LANSING (WWJ/AP) – The state of Michigan is suing Hewlett-Packard Co., accusing the company of failing to complete a multimillion-dollar overhaul of computers at Secretary of State offices.
The state says it gave HP a termination letter on Aug. 28. Three days later, employees stopped reporting to work, although the state says they still were required to provide support.
Secretary of State Ruth Johnson says she inherited the stalled project when she took office in 2011. At that point, the state had paid nearly $28 million to HP. Johnson says millions more have been spent and things haven’t improved.
“We have no choice but to take HP to court to protect Michigan taxpayers,” Johnson said in a statement.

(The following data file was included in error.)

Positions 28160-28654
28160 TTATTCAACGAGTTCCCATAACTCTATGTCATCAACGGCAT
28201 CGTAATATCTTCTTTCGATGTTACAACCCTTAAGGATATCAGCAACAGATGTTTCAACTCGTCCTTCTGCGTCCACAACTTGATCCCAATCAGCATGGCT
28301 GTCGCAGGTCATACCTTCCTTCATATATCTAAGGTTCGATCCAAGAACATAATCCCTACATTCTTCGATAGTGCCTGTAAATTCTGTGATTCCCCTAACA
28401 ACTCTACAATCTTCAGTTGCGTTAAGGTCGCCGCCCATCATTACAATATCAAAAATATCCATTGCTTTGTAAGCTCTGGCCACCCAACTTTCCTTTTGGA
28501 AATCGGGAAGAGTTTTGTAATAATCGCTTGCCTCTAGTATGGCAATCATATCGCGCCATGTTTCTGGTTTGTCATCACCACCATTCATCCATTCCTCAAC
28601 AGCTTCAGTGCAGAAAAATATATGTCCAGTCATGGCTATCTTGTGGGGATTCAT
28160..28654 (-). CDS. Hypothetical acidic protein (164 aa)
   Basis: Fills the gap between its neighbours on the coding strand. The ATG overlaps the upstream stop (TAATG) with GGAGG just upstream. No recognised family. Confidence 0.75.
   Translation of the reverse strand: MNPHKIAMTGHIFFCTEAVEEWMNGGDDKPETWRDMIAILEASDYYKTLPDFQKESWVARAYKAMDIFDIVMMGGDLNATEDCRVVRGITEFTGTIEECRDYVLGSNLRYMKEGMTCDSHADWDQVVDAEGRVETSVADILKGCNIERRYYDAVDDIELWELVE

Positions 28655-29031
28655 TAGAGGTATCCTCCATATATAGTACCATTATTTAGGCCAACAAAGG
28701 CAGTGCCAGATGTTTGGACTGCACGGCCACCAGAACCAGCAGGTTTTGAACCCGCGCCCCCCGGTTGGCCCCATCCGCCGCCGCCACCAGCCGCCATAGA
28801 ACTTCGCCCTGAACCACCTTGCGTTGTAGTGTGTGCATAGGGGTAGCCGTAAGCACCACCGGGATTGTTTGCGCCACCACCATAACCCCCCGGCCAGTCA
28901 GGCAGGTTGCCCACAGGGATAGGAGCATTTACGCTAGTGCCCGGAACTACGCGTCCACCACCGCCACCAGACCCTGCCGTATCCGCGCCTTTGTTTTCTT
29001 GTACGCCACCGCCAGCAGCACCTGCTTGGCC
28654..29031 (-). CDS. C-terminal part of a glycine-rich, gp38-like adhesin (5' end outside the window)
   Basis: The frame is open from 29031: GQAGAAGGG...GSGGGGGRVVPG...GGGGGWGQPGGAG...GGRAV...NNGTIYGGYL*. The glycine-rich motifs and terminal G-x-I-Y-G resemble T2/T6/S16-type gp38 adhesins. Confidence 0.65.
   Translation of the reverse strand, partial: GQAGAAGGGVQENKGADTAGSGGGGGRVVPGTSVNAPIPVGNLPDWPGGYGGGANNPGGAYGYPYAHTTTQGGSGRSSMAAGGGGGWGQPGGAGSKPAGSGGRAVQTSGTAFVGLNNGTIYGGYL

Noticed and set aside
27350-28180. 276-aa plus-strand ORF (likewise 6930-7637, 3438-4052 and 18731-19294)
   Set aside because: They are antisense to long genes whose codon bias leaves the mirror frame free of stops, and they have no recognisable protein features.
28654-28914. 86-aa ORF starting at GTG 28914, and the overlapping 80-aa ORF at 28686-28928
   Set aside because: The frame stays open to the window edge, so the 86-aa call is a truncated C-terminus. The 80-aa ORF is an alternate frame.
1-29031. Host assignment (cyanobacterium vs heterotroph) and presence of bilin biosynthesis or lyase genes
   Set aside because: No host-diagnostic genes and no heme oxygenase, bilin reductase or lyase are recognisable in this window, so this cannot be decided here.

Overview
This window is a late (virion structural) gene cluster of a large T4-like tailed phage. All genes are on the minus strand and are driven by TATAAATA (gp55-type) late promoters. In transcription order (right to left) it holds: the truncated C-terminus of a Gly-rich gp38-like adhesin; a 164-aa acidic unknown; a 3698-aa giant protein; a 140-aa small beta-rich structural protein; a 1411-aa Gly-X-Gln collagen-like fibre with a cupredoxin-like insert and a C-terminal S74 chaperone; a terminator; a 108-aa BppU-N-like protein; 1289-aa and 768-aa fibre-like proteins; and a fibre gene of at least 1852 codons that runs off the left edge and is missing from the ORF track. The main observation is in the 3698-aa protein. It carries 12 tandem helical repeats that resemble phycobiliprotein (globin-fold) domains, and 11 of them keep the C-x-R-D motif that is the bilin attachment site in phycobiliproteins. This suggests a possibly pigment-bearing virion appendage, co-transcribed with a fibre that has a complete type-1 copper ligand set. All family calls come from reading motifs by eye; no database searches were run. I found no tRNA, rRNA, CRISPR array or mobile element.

An email seeking comment from HP was not immediately returned.
HP had started the project in 2005 to replace the mainframe-based computer system used at all 131 offices where cars are registered. The 2010 deadline for HP to deliver the system replacement was not met, forcing the state department to continue to use the legacy system — which was largely built in the late 1960s with now-outdated programming languages, according to officials.
“HP simply failed the state of Michigan,” said Johnson. “Our focus now will be on looking for options that allow us to continue to provide the best possible service at the lowest possible cost to our customers.”
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